I have a feeling this guy is just gonna eat up catechesis with Bender. Class starts in two weeks. Yippee!

Monday, September 18, 2006

Theatre in the Great Wet Outdoors

Last Tuesday we went to Spring Green to see "Julius Caesar" at the absolute most bestest place in the whole world. I love APT. I love the drive over there (although it's too far) because it's just such a beautiful part of the state. I love the outdoor theatre and the hike up the hill. I love the actors.

Up until this year, I was crazy about the plays. They always seemed to have a very Lutheran undertone. At first, I just assumed it was something in Shakespeare. But as I've seen more Shakespeare, I realize that different companies play it different ways. And APT always seems to fit my worldview best, and fit my theology best, and delve me into lovelier theological musings than what I got from other companies. But now I'm a bit worried, because one of my favorite directors has become the manager of the whole place and isn't directing as much. I wonder what that will do to the way stories are presented?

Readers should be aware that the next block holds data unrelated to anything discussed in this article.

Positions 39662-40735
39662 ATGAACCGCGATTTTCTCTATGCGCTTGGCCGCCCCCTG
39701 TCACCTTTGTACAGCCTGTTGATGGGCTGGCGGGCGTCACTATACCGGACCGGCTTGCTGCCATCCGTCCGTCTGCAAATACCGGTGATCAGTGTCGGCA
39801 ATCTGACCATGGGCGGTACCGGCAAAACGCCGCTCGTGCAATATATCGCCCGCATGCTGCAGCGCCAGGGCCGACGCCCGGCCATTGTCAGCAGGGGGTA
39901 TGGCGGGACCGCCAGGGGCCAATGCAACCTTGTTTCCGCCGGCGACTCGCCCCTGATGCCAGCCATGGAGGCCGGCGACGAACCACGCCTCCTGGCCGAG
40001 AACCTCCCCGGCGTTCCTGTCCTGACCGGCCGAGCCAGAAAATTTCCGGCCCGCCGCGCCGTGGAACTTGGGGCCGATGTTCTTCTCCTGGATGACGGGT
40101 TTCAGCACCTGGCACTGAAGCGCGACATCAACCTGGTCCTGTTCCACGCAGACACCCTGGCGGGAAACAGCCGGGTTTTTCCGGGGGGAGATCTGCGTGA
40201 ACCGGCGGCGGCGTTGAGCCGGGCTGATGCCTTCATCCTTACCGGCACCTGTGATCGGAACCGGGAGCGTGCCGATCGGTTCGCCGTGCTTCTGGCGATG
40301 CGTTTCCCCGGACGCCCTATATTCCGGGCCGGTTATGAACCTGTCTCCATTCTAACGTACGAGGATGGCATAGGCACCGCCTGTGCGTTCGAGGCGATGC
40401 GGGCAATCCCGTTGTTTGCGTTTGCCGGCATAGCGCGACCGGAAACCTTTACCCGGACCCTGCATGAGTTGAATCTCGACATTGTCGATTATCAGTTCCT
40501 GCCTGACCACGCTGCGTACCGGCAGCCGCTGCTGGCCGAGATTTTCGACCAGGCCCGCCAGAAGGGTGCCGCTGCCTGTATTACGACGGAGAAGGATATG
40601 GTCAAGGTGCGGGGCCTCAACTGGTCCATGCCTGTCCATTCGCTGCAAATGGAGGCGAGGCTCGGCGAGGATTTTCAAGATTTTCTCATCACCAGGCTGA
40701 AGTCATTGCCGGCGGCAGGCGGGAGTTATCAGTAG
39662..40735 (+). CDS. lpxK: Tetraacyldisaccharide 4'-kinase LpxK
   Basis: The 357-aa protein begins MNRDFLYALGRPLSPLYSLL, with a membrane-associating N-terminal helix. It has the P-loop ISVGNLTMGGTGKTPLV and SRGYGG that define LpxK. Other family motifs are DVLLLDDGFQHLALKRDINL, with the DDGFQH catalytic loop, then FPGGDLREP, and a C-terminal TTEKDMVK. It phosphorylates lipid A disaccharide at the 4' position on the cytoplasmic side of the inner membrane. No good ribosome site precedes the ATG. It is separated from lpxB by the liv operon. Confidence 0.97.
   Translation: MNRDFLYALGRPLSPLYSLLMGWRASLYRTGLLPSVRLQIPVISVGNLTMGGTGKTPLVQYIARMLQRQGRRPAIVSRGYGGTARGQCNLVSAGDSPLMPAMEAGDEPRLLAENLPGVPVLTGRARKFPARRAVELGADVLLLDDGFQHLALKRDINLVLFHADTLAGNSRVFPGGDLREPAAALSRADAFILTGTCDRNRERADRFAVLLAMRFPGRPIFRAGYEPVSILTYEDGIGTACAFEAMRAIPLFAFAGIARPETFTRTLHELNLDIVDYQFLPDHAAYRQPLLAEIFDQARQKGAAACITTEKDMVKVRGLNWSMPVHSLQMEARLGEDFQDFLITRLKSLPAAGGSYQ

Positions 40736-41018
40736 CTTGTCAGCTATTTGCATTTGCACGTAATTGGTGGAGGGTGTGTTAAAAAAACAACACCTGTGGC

We've had drought for years. This summer, God has given us rain. It's lovely. And for all the times I prayed for rain, I told myself that I wouldn't complain when it interfered with my plans. So I'm not complaining. Understand? But, boy oh boy, was it ever wet on Tuesday!

It drizzled and misted during the first act (100 minutes). We were in ponchos and damp. Actually, the weather fit the setting of the play quite well, even if we were a little wet. After intermission, there was a short first scene with drizzle, but then the sky opened up. They had to halt the performance and send us for cover. The rattle of the raindrops on our ponchos was so loud that the actors just could NOT get enough volume to be heard. They sent us down to the tent which is used for rained-out school matinees. It was okay, but it helped to close one's eyes and "see" the stage and the costumes and the movement that the actors would've been making had they still been on the real stage.